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LIMPRINT: Prevalence of Chronic Edema in Health Services in Copenhagen, Denmark

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@article{d66a3d4bbf044e55b1dbf7efb8cf349d,
title = "LIMPRINT: Prevalence of Chronic Edema in Health Services in Copenhagen, Denmark",
abstract = "Background: The International Lymphedema Framework developed an international study, Lymphedema Impact and Prevalence International (LIMPRINT), to estimate the prevalence and impact of chronic edema (CO) in heterogeneous populations. Methods and Results: A validation study using the LIMPRINT methodology was undertaken in Denmark. Participants with CO were identified from inpatient services and compared with those identified within a specialist lymphedema service and three primary care settings. Of 452 inpatients available for screening, CO was present in 177 (39{\%}) and absent in 275 (61{\%}). In addition, 723 participants were found from specialist and primary care services (LPCSs). Inpatients were significantly older and more likely to be underweight or normal weight. They were more likely to suffer from heart failure/ischaemic heart disease (44.6{\%} vs. 23.4{\%}, p < 0.001) and have neurological problems (18.1{\%} vs. 10.9{\%} p = 0.009). Patients in the inpatient group were nearly all suffering from secondary lymphedema and were less likely to have a cancer or venous diagnosis, but more likely to have immobility as the cause of CO (44.0{\%} vs. 17.7{\%}, p < 0.001). No inpatients had midline CO compared with 30 within LPCSs. Fewer in the inpatient group had standard CO treatment (17.1{\%} vs. 73.5{\%}, p < 0.001) and subjective control of swelling was worse (19.9{\%} vs. 66.7{\%}, p < 0.001). While the inpatient group experienced fewer acute infections, when they did so, they were more likely to be admitted to hospital for this (78.6{\%} vs. 51.0{\%}, p = 0.049). Conclusion: The prevalence of CO in inpatient facilities is high and those with CO have multiple comorbidities that vary according to setting. The feasibility study showed that the methodology could be adapted for use in different health systems.",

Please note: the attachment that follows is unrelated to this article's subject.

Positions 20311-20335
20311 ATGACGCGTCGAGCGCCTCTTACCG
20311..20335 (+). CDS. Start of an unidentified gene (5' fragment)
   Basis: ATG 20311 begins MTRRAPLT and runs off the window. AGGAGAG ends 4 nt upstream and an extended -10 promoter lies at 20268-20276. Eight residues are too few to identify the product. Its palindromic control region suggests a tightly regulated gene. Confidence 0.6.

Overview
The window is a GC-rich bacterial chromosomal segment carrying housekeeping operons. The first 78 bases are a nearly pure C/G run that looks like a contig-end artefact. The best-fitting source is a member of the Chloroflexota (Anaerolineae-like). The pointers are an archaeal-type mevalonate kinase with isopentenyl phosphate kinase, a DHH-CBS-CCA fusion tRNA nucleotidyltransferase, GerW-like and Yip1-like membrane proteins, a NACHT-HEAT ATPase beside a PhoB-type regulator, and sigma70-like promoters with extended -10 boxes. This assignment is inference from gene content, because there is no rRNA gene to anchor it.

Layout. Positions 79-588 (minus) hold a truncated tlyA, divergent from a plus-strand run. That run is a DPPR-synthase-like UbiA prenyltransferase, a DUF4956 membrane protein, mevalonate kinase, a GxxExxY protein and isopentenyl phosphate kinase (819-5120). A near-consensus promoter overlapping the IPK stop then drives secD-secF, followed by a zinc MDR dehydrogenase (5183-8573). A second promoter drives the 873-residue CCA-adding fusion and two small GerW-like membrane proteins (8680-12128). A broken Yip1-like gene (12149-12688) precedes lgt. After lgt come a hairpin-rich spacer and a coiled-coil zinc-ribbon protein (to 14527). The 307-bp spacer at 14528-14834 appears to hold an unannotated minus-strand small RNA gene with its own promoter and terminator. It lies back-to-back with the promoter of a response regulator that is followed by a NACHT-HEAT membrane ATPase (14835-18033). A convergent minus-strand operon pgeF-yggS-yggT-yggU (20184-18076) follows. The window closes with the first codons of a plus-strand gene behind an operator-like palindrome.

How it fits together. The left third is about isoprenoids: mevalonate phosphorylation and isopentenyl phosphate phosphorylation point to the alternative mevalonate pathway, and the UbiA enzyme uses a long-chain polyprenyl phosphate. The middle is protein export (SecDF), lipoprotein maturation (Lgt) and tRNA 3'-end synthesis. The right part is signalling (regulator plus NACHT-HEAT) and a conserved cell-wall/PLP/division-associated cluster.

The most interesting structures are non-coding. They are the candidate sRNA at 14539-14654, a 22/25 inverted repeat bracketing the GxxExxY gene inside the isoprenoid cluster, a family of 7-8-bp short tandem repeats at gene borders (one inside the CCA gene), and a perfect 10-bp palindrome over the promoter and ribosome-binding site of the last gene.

keywords = "Aged, Aged, 80 and over, Body Mass Index, Chronic Disease, Comorbidity, Denmark/epidemiology, Diagnosis, Differential, Edema/diagnosis, Female, Heart Failure/diagnosis, Humans, Inpatients, Lower Extremity/pathology, Lymphatic System/pathology, Lymphedema/diagnosis, Male, Middle Aged, Myocardial Ischemia/diagnosis, Prevalence, Primary Health Care, Quality of Life/psychology",